3D Artist David Ariew on Getting an 'Epic, Deep Vibe' with a Toolkit Including Maxon Cinema 4D and More
San Diego-based 3D generalist David Ariew is the sort of artist who likes working under pressure, and he’s good at using his imagination to solve all manner of creative challenges. So when he realized he had missed several emails from Spanish composer Ivan Torrent, asking if Ariew could make a trailer for his second studio album release, Immortalys, he got in touch right away to apologize — and happily took on the project. even though there were just three weeks left to do it.
Luckily, Ariew and Torrent clicked as collaborators from the start, with Torrent providing captivating visual references, including celestial-looking album art made by Venezuelan graphic artist Carlos Quevedo. Relying primarily on Cinema 4D and Octane, as well as a pre-animated whale from Turbosquid, Ariew created an ethereal trailer in which iridescent whales travel through a magical universe to reach a futuristic city above the clouds.
Here Ariew explains the making of the Immortalys trailer as well as how his long hair and growing interest in making Octane tutorials has earned him the nickname Octane Jesus.
StudioDaily: Okay, let’s start with “Octane Jesus.” How did that become a thing?
David Ariew: I’ve been doing Octane tutorials with EJ Hassenfratz, and they’ve gotten a lot more popular recently so more people have seen me and some were calling me Octane Jesus and others were saying I looked like Grizzly Adams, and I was like, ‘Who in the hell is Grizzly Adams?’ So I’ve embraced Octane Jesus because I am definitely an Octane evangelist. I really like the teaching side of things, as well as being an artist, and I think the two go hand in hand.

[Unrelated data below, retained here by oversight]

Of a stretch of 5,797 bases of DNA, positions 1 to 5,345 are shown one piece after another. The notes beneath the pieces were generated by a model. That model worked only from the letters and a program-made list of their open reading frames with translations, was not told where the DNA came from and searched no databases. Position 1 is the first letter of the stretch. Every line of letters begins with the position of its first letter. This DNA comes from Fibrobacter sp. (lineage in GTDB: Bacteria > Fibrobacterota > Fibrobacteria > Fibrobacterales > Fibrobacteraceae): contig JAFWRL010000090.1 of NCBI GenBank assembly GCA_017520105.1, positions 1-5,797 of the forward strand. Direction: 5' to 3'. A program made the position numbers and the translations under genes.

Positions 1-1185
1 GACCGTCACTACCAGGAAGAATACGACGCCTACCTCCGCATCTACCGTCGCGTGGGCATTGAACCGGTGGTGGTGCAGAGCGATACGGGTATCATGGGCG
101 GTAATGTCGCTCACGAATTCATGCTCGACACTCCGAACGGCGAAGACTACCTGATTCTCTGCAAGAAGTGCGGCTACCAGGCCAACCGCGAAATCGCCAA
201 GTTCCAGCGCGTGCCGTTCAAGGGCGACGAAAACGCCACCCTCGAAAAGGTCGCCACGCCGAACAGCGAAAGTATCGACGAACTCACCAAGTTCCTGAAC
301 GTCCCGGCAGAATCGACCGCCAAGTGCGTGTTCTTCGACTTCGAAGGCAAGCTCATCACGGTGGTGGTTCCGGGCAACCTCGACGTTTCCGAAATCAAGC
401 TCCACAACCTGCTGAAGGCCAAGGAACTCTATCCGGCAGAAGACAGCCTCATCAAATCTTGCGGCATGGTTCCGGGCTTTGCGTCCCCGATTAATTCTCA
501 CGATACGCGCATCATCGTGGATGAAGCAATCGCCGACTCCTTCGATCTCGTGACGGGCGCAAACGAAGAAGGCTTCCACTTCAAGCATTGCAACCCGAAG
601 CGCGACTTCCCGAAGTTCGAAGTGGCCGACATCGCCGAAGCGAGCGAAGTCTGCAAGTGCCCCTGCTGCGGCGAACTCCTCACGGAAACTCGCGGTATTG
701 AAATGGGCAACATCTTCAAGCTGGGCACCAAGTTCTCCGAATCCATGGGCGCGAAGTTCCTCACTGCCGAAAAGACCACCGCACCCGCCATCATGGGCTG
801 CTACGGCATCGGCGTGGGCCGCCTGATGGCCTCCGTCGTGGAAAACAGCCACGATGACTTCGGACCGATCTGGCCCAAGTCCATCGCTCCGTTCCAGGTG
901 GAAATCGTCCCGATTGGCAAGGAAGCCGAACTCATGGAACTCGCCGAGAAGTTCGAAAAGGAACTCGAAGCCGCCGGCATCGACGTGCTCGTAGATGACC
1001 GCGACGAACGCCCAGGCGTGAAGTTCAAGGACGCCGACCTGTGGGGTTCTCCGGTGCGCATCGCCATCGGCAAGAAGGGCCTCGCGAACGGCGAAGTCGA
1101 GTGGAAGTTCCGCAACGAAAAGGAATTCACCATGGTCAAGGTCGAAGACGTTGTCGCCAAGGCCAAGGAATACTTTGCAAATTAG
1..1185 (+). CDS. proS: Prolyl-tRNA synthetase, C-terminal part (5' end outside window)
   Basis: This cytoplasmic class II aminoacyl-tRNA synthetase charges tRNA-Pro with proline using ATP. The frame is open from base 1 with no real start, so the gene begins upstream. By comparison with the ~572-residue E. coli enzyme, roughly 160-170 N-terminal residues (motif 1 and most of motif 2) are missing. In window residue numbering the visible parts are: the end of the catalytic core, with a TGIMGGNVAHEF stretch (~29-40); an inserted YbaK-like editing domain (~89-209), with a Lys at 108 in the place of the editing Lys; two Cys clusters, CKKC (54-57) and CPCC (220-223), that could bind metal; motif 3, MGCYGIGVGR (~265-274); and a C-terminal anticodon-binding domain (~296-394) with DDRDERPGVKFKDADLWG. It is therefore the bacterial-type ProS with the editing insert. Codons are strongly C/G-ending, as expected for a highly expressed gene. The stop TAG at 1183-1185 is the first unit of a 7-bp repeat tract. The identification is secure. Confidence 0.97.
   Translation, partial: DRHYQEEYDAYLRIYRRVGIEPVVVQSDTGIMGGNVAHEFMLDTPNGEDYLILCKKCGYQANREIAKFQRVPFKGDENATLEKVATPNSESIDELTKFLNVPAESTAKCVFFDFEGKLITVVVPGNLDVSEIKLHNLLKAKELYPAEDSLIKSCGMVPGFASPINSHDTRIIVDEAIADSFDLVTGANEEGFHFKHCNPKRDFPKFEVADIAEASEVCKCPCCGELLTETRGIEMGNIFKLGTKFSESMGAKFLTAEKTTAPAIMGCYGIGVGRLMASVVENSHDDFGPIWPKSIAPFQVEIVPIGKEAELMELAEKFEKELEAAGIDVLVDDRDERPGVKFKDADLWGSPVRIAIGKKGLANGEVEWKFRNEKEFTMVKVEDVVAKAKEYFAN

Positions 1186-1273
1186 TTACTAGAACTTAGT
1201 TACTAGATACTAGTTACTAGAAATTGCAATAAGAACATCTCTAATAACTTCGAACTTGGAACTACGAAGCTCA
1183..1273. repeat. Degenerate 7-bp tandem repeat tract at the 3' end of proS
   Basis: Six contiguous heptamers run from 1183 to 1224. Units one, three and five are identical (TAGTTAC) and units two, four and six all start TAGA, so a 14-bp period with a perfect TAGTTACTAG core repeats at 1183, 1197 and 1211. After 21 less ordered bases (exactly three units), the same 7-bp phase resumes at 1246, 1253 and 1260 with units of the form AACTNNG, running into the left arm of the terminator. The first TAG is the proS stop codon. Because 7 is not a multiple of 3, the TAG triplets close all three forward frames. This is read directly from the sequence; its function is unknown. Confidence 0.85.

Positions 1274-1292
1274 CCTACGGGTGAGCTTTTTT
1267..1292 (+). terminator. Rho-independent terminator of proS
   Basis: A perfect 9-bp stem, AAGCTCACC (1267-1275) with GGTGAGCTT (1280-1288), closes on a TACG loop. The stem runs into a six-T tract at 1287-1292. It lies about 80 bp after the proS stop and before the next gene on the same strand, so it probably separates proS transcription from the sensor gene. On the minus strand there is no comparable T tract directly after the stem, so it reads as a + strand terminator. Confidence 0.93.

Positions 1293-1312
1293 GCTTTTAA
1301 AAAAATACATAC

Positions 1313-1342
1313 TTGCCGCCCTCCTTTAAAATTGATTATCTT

Has doing tutorials brought in new clients?
Yes, I think the tutorials have driven a lot more traffic to my site. People also really like that I have an Octane resources page. It’s hard to learn Octane, so I collected a lot of different resources that have been helpful to me so other people don’t have to reinvent the wheel all the time. Between having those two things posted, I’ve gone from getting jobs mostly by word of mouth to having people approach me directly online to see if I want to work on a project.
What came next after Ivan Torrent showed you all of the reference visuals he had?
He was just bursting with ideas he had collected, including a lot of inspirational art and a Dropbox folder he sent me full of videos for how he wanted the whales to float in a way that gave them massive scale. I was excited that he had so many ideas, but I was also intimidated. I thought he was expecting me to make imagery of that quality in our tight timeframe and I was thinking, “OK, a thousand artists made what you’re showing me over the course of a year and I’m one guy and I’ve got three weeks.” But his expectations turned out to be totally reasonable, and having that deadline was good because we could let our imaginations run wild but then collaboratively reel them in and cut things down to their essential components.
Instead of having the whales breach from underwater to start their journey, I suggested they just start out in space and then make their transition to the world above the clouds. It still looked really good, but it was also simpler. He agreed. Really, Ivan was the perfect client because he had a lot of ideas, but he was also realistic and, when I did something he liked, he was really enthusiastic. He had been working on the album for two years, so making this trailer was a very emotional experience for him. We both had the same goal — to create the coolest video we could in three weeks. I wish I could have worked on this for a year: I loved the art direction so much.
Talk about that scene where the whales reach the city in the clouds.